In the modern western world there are a few trends that oppose this assumption. One, women are waiting longer to have children. Two, if they have children they are choosing to remain in the workforce far more often than ever before. Three, there are more women than ever who are deciding not to have children at all. Why then, in the Ski Instructing world, are women still so under represented at the highest level of qualification?
One of my clients from the UK was telling me about the big effort currently underway to discover what causes wage disparity between Men & Women. One example that was interesting was in regards to Uber drivers. It turned out male Uber drivers in the UK make more money than female drivers. It was a bit baffling why this might be the case, so the government hired statisticians to investigate. It turned out male Uber drivers speed more often than female drivers causing them to gain more fares in a typical day. Let's not be blindsided by what appears to be the obvious, that this due to a fundamental difference between men and women's comfort level with risk. I personally believe that sort of thinking is total and utter bull shit not to mention destructive to the conversation on creating equality. But that's a different blog post.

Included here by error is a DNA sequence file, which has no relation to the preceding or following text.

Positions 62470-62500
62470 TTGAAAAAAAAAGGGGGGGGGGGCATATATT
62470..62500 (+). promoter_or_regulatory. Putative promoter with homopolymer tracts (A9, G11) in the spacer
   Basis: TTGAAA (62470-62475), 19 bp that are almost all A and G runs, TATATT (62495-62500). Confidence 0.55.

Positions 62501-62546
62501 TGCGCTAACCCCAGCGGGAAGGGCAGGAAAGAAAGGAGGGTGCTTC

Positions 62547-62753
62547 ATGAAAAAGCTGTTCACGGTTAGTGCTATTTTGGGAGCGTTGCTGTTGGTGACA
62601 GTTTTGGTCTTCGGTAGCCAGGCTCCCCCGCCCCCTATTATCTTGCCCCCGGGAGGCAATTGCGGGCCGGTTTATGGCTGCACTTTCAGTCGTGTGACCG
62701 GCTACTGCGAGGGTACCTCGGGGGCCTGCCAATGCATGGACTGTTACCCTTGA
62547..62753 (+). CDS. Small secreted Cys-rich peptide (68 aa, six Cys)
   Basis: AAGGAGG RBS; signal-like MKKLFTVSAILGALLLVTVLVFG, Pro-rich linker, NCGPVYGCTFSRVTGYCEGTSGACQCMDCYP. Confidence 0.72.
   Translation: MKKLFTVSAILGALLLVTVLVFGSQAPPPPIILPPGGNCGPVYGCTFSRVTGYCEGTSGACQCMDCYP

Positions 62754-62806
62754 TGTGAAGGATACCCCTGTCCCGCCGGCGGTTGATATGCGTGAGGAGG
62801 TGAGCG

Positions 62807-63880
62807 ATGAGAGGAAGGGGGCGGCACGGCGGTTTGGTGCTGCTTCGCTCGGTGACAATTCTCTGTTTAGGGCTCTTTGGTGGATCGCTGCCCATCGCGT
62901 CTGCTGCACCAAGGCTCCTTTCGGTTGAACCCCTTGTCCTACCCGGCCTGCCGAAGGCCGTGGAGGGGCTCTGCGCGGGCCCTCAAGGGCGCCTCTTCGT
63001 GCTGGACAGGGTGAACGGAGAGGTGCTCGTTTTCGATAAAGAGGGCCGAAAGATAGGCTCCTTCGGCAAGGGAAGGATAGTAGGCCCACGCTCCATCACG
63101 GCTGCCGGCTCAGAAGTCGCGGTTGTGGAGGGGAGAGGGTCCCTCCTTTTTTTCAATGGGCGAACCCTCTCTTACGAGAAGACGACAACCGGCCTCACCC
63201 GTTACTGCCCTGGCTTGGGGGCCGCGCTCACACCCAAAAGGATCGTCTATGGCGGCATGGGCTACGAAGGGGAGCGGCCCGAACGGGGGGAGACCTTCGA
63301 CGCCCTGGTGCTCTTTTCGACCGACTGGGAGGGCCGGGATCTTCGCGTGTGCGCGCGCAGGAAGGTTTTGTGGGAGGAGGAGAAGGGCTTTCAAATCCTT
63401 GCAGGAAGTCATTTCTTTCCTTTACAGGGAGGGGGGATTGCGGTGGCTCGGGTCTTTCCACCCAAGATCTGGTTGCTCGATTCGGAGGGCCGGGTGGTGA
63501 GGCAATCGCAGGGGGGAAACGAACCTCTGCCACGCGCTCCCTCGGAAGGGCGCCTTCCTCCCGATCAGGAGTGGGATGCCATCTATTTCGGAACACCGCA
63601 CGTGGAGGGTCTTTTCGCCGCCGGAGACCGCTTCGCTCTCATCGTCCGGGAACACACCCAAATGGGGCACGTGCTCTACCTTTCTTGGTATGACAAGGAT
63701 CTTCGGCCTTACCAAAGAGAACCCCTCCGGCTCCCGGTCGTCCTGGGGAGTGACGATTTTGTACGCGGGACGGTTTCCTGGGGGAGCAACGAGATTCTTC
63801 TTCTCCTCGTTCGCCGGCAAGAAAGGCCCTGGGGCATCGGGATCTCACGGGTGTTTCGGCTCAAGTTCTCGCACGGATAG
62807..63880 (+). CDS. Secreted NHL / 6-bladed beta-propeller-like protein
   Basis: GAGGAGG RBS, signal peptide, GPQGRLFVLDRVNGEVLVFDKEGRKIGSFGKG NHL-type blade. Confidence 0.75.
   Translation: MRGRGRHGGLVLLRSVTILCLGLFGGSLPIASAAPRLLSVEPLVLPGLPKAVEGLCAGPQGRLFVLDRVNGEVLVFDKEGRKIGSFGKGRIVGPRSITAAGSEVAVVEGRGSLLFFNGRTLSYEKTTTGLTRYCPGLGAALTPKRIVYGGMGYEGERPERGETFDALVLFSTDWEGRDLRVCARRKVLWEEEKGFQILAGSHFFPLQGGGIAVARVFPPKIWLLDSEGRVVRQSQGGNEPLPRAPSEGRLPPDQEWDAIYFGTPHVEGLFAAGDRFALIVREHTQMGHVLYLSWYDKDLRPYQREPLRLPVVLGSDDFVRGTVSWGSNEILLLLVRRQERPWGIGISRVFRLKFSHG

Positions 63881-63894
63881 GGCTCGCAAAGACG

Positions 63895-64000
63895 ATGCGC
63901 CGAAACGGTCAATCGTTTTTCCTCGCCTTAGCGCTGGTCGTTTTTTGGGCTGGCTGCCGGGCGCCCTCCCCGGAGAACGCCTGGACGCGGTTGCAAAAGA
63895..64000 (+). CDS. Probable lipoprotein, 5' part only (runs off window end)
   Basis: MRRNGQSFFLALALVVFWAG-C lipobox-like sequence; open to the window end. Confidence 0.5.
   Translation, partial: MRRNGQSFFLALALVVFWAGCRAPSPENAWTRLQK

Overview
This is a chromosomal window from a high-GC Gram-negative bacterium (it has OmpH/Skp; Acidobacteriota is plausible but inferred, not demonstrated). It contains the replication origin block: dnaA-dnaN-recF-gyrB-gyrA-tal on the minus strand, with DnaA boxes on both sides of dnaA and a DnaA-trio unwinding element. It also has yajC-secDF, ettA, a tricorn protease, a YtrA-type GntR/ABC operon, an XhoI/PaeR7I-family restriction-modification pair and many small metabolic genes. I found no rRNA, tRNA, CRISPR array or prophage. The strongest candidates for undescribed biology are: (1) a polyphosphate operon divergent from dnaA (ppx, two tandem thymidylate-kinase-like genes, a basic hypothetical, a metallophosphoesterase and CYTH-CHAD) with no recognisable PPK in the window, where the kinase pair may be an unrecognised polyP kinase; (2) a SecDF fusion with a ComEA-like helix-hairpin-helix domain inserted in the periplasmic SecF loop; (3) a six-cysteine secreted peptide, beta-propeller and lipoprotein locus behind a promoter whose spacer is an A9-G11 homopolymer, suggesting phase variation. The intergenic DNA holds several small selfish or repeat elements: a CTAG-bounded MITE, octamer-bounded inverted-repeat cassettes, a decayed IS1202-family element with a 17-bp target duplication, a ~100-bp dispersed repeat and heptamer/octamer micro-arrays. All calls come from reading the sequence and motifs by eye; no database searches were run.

When I heard this I had an aha moment. It's the fact that no one knew this was the reason male Uber drivers were making more than women until a statistician figured it out is precisely why the disparity existed. I am certainly not suggesting that female Uber drivers should speed. However, if I was a female Uber driver, and day after day I saw that men were making more money than me and there was no clear explanation for why I would start to question if it was me, in the sense of, as a woman I am somehow different in a way I can't change.
But shit! If it's just a matter of speeding I would be massively relieved. I would know that I could do something about that. Again, I am not suggesting female Uber drivers should speed. But they could use the knowledge that their male counterparts do to their advantage maybe b posting on their profiles that they have had no speeding tickets, that they have a proven track record of being a very safe driver and in so doing get more repeat clients rather than more overall fares. Anyway... knowledge is power.